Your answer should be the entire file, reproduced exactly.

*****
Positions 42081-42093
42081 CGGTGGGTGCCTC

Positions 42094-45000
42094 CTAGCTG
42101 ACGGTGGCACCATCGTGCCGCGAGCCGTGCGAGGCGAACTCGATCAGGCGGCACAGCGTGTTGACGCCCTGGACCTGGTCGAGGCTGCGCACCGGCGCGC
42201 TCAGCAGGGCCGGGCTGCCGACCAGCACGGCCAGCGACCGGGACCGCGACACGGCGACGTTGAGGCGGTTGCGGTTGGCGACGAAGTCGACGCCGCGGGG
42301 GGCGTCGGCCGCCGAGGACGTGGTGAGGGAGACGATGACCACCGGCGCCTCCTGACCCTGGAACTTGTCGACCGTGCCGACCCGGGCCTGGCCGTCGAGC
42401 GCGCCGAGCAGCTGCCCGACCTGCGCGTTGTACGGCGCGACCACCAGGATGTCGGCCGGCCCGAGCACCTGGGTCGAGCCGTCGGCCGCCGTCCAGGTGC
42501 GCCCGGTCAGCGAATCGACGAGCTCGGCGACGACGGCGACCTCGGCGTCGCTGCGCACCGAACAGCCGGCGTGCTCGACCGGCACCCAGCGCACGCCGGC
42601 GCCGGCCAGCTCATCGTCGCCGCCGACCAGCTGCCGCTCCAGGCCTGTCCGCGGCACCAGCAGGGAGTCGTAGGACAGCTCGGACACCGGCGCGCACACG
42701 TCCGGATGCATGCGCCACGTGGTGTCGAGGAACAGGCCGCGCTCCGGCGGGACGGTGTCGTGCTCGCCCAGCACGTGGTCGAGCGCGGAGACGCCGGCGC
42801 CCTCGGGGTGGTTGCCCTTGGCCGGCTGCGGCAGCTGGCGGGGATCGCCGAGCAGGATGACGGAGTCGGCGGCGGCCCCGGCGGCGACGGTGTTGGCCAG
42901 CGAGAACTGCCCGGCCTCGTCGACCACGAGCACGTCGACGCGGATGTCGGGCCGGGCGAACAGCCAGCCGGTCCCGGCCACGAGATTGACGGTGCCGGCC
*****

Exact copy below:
Positions 42081-42093
42081 CGGTGGGTGCCTC

Positions 42094-45000
42094 CTAGCTG
42101 ACGGTGGCACCATCGTGCCGCGAGCCGTGCGAGGCGAACTCGATCAGGCGGCACAGCGTGTTGACGCCCTGGACCTGGTCGAGGCTGCGCACCGGCGCGC
42201 TCAGCAGGGCCGGGCTGCCGACCAGCACGGCCAGCGACCGGGACCGCGACACGGCGACGTTGAGGCGGTTGCGGTTGGCGACGAAGTCGACGCCGCGGGG
42301 GGCGTCGGCCGCCGAGGACGTGGTGAGGGAGACGATGACCACCGGCGCCTCCTGACCCTGGAACTTGTCGACCGTGCCGACCCGGGCCTGGCCGTCGAGC
42401 GCGCCGAGCAGCTGCCCGACCTGCGCGTTGTACGGCGCGACCACCAGGATGTCGGCCGGCCCGAGCACCTGGGTCGAGCCGTCGGCCGCCGTCCAGGTGC
42501 GCCCGGTCAGCGAATCGACGAGCTCGGCGACGACGGCGACCTCGGCGTCGCTGCGCACCGAACAGCCGGCGTGCTCGACCGGCACCCAGCGCACGCCGGC
42601 GCCGGCCAGCTCATCGTCGCCGCCGACCAGCTGCCGCTCCAGGCCTGTCCGCGGCACCAGCAGGGAGTCGTAGGACAGCTCGGACACCGGCGCGCACACG
42701 TCCGGATGCATGCGCCACGTGGTGTCGAGGAACAGGCCGCGCTCCGGCGGGACGGTGTCGTGCTCGCCCAGCACGTGGTCGAGCGCGGAGACGCCGGCGC
42801 CCTCGGGGTGGTTGCCCTTGGCCGGCTGCGGCAGCTGGCGGGGATCGCCGAGCAGGATGACGGAGTCGGCGGCGGCCCCGGCGGCGACGGTGTTGGCCAG
42901 CGAGAACTGCCCGGCCTCGTCGACCACGAGCACGTCGACGCGGATGTCGGGCCGGGCGAACAGCCAGCCGGTCCCGGCCACGAGATTGACGGTGCCGGCC